Sadhus & Yogis of India
Intro Shiva & Shaivas Vishnu & Vaishnavas Sadhvis Tapas Shaiva
Tapas Vaishnava Kumbha Mela Foreign sadhus Notes & Biblio Old photos
There are some words (concerning se+) I cannot write in full or in the normal way anymore, because these generate unwanted interest via search engines on the internet.
Holy Extremists
by Dolf Hartsuiker Fiction, based on facts.
In the early dawn, the mighty mountain rises darkly against the bright orange sky. Here, so the Hindus believe, the gods once descended to earth and since time immemorial this mountain has been a sacred place.
I'm not alone, I'm in the middle of a wide, endless stream of hundreds of thousands of pilgrims. Every February at new moon, the birthday of god Shiva is celebrated here.
But this mass-pilgrimage has another reason as well: on this day more than a thousand sadhus will gather at the foot of the holy mountain and these are really worth the trip, also for a non-Hindu.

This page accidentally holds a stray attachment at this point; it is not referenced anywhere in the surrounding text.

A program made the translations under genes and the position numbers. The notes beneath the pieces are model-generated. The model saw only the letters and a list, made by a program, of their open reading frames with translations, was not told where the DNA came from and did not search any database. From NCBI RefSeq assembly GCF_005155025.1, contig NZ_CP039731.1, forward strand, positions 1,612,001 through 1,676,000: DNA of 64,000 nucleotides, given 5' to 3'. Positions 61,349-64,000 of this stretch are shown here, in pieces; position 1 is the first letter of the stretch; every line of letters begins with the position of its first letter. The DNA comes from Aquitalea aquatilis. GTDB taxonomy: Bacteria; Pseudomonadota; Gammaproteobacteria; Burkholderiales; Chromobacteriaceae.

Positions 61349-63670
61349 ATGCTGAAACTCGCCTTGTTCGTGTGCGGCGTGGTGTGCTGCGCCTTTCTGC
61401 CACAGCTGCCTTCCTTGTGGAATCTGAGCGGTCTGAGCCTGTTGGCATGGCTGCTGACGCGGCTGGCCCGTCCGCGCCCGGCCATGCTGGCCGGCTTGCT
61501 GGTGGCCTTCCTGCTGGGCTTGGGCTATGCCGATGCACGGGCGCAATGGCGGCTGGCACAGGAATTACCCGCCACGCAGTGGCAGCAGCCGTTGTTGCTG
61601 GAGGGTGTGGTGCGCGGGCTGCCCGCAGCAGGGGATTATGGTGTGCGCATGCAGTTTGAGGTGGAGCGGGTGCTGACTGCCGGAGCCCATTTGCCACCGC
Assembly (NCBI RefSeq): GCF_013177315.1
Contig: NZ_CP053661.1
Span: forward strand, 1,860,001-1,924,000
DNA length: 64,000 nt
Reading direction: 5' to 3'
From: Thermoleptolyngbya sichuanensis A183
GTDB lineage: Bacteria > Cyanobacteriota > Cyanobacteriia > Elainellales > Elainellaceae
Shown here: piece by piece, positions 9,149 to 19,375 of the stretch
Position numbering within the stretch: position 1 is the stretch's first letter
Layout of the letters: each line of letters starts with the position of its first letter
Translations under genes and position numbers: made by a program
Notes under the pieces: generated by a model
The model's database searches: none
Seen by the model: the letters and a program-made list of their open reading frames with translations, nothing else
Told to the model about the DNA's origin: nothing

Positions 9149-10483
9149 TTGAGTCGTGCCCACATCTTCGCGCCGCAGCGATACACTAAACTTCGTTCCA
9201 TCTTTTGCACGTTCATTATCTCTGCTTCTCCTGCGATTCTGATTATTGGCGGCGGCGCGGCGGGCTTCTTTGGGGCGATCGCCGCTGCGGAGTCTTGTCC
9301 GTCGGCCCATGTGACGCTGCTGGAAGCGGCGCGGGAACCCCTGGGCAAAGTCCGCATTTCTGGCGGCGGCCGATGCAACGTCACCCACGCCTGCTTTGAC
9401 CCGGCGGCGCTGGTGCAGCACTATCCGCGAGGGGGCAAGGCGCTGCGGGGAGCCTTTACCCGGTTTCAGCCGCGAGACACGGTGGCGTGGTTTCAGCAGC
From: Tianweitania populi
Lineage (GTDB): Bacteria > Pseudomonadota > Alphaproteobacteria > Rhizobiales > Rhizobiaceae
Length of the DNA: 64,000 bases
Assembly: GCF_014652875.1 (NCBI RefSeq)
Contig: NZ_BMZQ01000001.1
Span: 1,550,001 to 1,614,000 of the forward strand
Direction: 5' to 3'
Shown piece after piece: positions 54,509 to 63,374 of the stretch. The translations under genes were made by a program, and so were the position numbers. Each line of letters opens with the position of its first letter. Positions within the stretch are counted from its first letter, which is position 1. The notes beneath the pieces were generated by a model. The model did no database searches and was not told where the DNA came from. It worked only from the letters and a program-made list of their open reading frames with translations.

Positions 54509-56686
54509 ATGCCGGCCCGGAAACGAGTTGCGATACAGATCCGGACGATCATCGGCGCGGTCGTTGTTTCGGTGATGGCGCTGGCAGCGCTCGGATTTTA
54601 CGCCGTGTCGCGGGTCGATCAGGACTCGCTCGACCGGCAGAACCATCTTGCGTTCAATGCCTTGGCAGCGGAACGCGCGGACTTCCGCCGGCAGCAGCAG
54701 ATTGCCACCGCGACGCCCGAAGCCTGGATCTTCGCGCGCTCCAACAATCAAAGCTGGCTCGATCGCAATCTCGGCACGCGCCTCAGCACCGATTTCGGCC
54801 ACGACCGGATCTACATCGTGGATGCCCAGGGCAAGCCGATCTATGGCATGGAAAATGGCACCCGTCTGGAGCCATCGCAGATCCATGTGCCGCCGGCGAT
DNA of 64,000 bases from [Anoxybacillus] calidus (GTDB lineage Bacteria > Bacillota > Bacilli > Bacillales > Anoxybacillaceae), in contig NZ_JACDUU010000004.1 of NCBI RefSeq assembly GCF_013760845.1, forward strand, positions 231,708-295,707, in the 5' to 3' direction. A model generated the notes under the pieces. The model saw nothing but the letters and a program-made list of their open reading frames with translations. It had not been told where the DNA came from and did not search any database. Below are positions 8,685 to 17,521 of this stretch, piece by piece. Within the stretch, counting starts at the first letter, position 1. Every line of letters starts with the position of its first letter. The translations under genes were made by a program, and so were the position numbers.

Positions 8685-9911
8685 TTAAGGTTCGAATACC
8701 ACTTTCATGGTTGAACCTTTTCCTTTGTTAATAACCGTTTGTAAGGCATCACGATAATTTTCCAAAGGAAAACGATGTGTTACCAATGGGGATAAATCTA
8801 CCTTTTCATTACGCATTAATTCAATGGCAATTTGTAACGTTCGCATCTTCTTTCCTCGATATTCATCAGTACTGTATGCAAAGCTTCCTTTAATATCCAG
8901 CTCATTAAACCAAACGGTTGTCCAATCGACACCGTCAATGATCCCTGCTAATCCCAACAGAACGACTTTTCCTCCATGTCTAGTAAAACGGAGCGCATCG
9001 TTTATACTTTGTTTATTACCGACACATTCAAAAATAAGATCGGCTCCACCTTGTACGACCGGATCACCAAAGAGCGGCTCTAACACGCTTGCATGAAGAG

I have spent altogether four years in India and learned a bit of Hindi during that time. Ever since my first sojourn, these sadhus, who are revered as holy men by the Hindus, have fascinated me. These men and women — there are about five million — have chosen a form of worshipping god, to which a normal middle-European would react with incomprehensive astonishment.
To Hindus, Shiva is male Consciousness and female Power, the principle of Love. He is n‰ked and without a beard, but he has very long hair, twisted into a bundle.
He is the Lord of Yogis and completely covered with blue-grey ashes, the symbol of death and regeneration.